Note of caution for pacemaker and iPhone 12 users

Pacemakers include a magnetic switch to shut them down. Placing an iPhone 12 over the pacemaker was shown to cause shutdowns. Thus, say, carrying an iPhone 12 in a shirt pocket could cause pacemaker shutdown.


My first reaction was: “That can’t be true.”

But apparently it is - and it does make sense… Surely something to be aware of if somebody has a pacemaker…

Not good at all… :slightly_frowning_face:

“Have you tried rebooting?” taken to a whole new level.

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The report effect of iPhone 12 on implanted defibrillators or pacemakers is due to the array of magnets inside the phone (which are there for MagSafe).

Placing a magnet over a pacemaker will not cause “shutdown,” but it will put a pacemaker into what is called an asynchronous pacing mode, in which it paces without regard to what underlying heart rhythm may be present. This is not necessarily a problem, but there are potential risks if this occurs.

Pacing a magnet over an implanted defibrillator, as reported in the referenced article, can be dangerous as it will turn off the defibrillator’s ability to deliver a shock to the heart in the even of a ventricular arrhythmia, and with some models (not the ones reported in this paper) it can deactivate this function even after the magnet is no longer influencing the device.

Because of the concern regarding RF interference from cell phones on the function of pacemakers and defibrillators, patients are routinely warned about having their phones within 6 inches of their implanted device. My understanding is that Medtronic does not intend to issue any further guidance on this issue at this point, but I do not know of an official corporate response to the referenced paper.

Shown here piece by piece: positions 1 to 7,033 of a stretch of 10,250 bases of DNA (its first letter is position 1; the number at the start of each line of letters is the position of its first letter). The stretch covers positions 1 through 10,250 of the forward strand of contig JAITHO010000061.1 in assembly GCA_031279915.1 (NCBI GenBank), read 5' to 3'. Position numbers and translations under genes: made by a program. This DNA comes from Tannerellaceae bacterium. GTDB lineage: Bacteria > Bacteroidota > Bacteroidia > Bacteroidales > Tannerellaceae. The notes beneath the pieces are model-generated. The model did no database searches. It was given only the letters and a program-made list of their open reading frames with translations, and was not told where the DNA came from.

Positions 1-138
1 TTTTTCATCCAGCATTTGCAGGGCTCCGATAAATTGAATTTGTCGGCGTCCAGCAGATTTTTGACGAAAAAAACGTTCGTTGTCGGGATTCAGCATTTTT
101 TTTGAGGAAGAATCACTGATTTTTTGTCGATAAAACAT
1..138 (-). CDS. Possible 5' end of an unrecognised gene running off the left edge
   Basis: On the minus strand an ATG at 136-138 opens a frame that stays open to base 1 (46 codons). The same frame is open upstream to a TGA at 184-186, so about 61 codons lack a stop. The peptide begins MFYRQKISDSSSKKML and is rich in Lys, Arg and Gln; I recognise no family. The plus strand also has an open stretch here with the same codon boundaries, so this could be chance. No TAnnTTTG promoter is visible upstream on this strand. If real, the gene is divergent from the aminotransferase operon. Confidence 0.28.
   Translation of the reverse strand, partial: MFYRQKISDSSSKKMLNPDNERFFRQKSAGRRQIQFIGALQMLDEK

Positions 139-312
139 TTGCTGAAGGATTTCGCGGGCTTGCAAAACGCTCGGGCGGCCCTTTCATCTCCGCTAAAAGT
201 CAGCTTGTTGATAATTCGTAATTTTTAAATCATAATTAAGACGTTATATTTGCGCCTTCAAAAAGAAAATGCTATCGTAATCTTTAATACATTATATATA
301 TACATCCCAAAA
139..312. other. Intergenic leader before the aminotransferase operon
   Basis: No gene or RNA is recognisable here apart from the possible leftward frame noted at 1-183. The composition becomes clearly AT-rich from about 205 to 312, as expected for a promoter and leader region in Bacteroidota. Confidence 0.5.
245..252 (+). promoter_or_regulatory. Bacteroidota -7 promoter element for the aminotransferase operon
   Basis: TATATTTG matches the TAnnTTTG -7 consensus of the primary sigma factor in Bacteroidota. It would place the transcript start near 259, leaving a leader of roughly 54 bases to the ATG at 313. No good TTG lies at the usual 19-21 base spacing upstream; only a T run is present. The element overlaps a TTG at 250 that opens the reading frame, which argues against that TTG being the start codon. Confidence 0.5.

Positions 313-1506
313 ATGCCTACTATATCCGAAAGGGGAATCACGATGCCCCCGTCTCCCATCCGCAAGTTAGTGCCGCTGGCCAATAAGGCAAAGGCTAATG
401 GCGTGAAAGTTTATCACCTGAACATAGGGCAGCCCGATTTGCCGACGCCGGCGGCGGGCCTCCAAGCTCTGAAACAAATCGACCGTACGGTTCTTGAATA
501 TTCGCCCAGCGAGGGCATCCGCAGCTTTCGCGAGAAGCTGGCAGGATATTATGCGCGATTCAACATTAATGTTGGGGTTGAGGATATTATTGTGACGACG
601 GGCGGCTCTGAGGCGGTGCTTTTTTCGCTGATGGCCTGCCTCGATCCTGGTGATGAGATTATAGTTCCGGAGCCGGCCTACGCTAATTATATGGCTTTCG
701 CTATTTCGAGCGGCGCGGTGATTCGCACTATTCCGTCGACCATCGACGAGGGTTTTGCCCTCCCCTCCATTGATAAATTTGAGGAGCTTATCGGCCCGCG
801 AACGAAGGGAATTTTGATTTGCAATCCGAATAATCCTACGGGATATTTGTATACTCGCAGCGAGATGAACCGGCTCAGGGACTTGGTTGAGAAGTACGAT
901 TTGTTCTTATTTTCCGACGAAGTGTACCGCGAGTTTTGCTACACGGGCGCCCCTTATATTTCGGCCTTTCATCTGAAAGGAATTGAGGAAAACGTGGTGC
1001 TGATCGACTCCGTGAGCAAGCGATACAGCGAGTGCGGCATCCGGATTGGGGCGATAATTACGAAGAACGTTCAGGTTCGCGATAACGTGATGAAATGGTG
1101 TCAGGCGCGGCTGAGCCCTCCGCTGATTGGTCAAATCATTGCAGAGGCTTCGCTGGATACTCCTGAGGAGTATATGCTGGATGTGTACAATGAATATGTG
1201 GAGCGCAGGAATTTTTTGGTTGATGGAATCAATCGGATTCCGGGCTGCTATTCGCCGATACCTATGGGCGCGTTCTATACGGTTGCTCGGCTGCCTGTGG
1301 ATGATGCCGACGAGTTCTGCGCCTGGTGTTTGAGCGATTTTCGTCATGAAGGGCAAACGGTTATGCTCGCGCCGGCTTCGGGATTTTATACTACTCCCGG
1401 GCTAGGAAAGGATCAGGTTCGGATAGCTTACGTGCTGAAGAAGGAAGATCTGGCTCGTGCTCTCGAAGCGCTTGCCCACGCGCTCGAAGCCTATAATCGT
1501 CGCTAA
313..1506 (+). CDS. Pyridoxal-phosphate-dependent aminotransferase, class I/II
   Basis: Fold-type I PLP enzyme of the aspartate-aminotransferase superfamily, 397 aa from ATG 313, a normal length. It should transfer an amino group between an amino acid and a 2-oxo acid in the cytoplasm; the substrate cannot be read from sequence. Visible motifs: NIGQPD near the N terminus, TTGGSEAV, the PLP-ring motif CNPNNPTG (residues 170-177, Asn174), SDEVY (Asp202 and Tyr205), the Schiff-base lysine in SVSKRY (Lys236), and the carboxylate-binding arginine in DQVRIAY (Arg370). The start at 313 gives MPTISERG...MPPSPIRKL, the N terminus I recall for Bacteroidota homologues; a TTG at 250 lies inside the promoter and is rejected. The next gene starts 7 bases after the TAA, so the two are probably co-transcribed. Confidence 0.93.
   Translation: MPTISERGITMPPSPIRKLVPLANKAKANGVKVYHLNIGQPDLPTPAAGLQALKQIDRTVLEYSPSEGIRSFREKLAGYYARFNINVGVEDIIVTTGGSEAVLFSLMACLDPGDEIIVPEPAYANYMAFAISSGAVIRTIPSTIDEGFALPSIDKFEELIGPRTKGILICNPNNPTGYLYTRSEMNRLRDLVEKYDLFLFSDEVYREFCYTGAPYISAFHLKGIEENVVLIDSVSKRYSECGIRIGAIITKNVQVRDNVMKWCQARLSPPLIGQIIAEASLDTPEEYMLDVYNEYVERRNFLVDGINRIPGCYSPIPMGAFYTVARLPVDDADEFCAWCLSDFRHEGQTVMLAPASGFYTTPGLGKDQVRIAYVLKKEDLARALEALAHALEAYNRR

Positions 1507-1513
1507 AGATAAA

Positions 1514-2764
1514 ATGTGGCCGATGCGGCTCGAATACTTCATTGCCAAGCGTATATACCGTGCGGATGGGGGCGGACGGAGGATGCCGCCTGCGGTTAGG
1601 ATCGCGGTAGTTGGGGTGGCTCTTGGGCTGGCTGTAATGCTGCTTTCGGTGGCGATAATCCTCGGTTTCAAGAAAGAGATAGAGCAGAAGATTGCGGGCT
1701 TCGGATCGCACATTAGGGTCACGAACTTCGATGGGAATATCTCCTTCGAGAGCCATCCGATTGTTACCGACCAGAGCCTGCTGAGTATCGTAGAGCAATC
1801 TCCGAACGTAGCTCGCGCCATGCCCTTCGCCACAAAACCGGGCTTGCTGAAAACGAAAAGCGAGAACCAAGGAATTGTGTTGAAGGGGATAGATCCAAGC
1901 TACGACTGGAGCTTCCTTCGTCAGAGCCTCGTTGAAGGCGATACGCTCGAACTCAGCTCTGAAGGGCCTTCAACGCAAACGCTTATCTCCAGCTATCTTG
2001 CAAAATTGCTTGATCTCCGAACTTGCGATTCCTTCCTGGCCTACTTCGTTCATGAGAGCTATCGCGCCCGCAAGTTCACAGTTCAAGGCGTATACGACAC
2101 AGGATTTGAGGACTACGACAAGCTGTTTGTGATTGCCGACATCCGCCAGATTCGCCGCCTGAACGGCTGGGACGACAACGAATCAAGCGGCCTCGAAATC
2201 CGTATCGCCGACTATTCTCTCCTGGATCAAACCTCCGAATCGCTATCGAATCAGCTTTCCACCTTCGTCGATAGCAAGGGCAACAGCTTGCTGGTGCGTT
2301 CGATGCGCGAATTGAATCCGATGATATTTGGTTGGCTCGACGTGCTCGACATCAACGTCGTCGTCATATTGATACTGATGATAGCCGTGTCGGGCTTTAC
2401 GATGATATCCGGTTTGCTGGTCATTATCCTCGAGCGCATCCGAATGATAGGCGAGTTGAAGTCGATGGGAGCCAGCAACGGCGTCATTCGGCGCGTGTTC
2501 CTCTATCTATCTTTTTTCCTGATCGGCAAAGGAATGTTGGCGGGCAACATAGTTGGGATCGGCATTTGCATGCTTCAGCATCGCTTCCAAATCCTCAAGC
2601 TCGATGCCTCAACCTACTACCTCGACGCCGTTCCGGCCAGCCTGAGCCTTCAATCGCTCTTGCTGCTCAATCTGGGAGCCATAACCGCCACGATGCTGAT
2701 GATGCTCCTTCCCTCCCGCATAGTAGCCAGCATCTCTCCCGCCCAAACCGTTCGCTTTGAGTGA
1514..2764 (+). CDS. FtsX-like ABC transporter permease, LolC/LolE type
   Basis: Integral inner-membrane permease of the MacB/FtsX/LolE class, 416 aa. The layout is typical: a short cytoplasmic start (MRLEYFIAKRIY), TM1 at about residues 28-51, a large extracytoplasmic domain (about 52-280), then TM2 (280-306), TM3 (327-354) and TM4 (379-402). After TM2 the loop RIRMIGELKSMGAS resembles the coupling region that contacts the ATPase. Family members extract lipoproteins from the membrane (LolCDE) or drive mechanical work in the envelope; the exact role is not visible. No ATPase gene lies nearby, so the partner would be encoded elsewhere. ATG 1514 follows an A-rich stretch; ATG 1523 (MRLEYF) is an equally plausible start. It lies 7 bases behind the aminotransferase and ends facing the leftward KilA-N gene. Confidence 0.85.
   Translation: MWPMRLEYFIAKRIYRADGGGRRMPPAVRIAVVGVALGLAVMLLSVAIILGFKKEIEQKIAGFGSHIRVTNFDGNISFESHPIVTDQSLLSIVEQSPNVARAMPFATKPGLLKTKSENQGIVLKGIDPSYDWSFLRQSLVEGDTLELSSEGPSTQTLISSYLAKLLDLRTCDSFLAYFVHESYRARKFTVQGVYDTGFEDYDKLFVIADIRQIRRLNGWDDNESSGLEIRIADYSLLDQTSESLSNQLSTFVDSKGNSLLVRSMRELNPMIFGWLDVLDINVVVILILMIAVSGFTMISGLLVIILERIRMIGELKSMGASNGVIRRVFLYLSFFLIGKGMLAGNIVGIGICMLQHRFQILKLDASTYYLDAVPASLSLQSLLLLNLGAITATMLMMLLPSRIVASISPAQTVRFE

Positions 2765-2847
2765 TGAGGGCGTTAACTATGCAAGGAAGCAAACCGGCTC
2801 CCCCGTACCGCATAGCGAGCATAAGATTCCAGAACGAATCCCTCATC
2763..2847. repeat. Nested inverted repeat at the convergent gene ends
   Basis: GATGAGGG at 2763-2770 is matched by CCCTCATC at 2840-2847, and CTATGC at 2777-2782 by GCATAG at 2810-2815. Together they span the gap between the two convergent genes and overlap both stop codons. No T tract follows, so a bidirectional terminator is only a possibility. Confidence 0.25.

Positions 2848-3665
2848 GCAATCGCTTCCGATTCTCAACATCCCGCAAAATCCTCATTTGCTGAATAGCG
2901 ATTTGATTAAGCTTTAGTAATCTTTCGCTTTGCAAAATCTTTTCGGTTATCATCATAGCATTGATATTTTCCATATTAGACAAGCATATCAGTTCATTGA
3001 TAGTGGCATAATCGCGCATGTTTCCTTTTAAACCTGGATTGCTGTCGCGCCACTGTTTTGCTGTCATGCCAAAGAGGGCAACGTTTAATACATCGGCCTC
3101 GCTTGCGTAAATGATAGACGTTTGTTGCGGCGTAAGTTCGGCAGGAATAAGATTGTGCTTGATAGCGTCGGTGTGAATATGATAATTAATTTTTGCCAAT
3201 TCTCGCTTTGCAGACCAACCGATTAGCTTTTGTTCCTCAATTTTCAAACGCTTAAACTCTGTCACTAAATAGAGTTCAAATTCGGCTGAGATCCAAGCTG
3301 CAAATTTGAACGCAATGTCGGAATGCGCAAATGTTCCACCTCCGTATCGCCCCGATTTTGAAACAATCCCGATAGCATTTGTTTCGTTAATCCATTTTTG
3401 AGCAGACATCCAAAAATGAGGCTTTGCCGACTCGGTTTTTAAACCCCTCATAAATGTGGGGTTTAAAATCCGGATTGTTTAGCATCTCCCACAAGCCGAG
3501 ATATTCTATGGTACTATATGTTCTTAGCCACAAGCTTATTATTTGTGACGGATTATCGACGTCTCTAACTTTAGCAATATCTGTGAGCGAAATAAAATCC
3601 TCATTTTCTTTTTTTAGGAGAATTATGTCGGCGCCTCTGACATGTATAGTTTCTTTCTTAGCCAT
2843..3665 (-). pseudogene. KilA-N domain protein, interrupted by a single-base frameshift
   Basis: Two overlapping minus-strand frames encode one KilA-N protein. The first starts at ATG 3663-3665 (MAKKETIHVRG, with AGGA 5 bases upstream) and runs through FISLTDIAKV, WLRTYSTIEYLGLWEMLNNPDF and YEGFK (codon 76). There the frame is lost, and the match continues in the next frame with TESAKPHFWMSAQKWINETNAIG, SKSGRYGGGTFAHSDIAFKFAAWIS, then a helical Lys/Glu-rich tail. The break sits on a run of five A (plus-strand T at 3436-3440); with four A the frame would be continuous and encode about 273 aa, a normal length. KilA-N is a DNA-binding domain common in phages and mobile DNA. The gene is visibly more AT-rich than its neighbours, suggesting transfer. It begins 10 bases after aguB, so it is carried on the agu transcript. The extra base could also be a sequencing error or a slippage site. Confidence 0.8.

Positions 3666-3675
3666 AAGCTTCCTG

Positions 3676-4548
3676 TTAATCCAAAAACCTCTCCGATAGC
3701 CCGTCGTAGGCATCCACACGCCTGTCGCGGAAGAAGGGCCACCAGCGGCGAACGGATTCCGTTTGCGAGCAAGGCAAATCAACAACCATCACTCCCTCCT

I tried placing an iPhone 12 over a Medtronic defibrillator today using a device prior to implantation. It was not affected by the iPhone 12 placed in the exact same proximity to the device as a doughnut shaped magnet which did suspend device function. I don’t discount the findings in the referenced paper, but I did not reproduce them with an obviously limited ah hoc test.

(Note: if anyone out there has a pacemaker or defibrillator implanted or knows someone with such a device, please DO NOT try this on your own device or anyone else’s. It is not a good idea, and could be life threatening, to mess with your device’s function. If you have questions about your device and your phone or any other electronic device, please speak with your physician and do not experiment on yourself.)


Any magnet should never be placed over a pacemaker unless you are getting a specific EKG where a magnet is placed to see the intrinsic rhythm.

One of the things I loved about iPhone was the pointless but emotionally significant capability of playing a favorite movie over your heart. I guess this has to stop if you get a pacemaker.